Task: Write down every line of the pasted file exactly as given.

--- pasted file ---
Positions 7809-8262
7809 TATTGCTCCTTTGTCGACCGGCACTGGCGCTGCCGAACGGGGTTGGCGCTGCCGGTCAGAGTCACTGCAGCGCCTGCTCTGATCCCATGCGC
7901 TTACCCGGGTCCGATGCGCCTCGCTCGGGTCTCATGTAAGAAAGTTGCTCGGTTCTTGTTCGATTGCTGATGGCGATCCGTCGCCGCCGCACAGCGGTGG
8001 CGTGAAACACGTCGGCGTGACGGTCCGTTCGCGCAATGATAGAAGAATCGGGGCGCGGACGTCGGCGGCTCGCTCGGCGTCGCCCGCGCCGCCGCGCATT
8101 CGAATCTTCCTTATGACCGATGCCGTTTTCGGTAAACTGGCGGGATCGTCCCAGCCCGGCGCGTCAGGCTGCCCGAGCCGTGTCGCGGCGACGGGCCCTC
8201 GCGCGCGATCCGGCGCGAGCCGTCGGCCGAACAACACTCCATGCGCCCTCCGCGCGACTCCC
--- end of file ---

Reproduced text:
Positions 7809-8262
7809 TATTGCTCCTTTGTCGACCGGCACTGGCGCTGCCGAACGGGGTTGGCGCTGCCGGTCAGAGTCACTGCAGCGCCTGCTCTGATCCCATGCGC
7901 TTACCCGGGTCCGATGCGCCTCGCTCGGGTCTCATGTAAGAAAGTTGCTCGGTTCTTGTTCGATTGCTGATGGCGATCCGTCGCCGCCGCACAGCGGTGG
8001 CGTGAAACACGTCGGCGTGACGGTCCGTTCGCGCAATGATAGAAGAATCGGGGCGCGGACGTCGGCGGCTCGCTCGGCGTCGCCCGCGCCGCCGCGCATT
8101 CGAATCTTCCTTATGACCGATGCCGTTTTCGGTAAACTGGCGGGATCGTCCCAGCCCGGCGCGTCAGGCTGCCCGAGCCGTGTCGCGGCGACGGGCCCTC
8201 GCGCGCGATCCGGCGCGAGCCGTCGGCCGAACAACACTCCATGCGCCCTCCGCGCGACTCCC